Learning Object

Principle Ray Diagram of a Convex Spherical Mirror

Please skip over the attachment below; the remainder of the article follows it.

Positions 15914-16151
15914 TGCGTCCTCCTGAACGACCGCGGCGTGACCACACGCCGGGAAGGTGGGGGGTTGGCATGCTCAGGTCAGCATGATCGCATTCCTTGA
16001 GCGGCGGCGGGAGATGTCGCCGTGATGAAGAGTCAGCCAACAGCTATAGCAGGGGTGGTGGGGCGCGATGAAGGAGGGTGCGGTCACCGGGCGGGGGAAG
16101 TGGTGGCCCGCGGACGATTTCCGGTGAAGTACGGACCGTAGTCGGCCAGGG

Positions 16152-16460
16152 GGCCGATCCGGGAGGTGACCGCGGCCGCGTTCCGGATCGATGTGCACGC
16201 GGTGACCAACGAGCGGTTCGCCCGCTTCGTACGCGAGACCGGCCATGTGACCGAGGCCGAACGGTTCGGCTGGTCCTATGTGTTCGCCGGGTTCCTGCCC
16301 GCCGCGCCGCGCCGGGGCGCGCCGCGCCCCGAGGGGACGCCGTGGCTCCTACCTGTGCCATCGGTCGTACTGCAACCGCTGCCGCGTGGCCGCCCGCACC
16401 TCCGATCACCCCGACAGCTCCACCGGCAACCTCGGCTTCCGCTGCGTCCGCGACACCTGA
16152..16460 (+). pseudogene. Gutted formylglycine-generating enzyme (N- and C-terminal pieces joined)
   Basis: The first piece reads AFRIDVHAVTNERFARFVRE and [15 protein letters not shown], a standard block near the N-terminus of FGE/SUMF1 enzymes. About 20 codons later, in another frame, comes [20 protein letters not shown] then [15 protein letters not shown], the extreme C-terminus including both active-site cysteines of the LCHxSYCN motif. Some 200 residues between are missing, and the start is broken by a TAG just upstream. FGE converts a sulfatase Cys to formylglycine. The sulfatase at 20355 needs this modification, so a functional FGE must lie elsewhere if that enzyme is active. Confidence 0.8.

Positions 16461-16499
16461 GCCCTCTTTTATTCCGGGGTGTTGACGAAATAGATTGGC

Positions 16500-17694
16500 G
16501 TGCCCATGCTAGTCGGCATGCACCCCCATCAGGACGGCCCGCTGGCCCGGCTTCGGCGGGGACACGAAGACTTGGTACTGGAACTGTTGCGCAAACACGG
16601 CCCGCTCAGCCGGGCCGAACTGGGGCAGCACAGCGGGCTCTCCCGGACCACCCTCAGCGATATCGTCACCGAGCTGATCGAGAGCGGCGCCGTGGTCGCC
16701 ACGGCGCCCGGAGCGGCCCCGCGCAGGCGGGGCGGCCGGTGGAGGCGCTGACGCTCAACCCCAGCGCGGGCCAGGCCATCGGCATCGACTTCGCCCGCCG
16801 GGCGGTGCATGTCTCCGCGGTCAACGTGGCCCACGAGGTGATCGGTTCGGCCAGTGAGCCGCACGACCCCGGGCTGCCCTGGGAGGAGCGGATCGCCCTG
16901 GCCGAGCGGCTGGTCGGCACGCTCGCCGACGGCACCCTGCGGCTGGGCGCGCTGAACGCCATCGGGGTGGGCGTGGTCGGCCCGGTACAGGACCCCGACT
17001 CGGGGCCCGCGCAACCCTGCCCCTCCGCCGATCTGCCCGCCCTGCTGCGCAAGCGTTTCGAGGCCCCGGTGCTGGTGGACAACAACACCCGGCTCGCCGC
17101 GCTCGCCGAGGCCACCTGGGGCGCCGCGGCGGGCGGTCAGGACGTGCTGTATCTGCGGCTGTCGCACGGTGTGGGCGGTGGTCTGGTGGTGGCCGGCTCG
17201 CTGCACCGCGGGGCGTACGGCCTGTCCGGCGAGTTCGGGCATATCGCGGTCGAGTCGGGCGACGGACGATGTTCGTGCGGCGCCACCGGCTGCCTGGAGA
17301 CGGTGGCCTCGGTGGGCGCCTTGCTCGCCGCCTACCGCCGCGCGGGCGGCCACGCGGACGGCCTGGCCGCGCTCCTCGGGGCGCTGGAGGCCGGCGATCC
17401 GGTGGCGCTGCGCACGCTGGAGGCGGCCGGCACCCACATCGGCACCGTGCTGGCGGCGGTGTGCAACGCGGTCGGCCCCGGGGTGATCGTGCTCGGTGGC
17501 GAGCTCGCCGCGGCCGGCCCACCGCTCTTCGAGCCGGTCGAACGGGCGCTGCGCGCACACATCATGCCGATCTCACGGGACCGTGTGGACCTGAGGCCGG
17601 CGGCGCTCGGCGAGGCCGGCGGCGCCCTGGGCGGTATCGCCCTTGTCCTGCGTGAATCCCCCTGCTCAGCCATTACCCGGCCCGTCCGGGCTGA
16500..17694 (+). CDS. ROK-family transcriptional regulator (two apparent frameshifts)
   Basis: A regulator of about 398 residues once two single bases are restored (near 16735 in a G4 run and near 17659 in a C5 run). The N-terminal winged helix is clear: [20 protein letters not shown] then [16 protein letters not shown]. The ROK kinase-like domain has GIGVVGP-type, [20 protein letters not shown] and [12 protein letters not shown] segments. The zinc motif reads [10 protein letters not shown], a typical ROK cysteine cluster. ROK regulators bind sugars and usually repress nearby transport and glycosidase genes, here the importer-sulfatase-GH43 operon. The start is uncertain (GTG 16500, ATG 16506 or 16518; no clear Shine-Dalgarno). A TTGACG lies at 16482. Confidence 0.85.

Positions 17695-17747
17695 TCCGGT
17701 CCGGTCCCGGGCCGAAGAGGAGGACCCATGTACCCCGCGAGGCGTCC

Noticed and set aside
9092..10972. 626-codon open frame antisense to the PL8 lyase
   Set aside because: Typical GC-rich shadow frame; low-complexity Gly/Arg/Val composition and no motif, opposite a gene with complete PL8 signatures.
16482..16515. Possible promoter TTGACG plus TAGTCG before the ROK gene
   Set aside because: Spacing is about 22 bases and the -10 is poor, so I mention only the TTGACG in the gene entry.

We know that not only a plane mirror produces an image of an object in front of it – a convex spherical mirror does, too! Just look at the back of a metal spoon if you don't believe it! This interactive animation shows you how such an image arises, and how its position and size can be found. Use your mouse to move the object, the candle, along the optical axis, and observe how the position and size of its image change. You can also explore how the image is constructed, by turning on and off the principal rays. These are the three special rays that are used for the construction of the image. The first one is parallel to the optical axis and is therefore called the P-ray. It is reflected as if it came from the focal point of the mirror. The second one is the one that goes through the center of the sphere, the C-ray, which is reflected back into itself. The third is the F-ray, which would go through the focal point and is reflected parallel to the optical axis. The image of the tip of the candle is the point where these rays meet (or seem to meet) after they were reflected. It might not come as a surprise that the image of the candle is actually located behind the convex mirror, so it's a virtual image. The reflected rays to not actually meet at the position of the image, they just emerge from the mirror as if they came from there. Of course, that's the same as with a plane mirror. But you'll notice that there is also a difference: the image of a plane mirror is the same size as the object, while for a convex mirror, the image is always smaller than the object.

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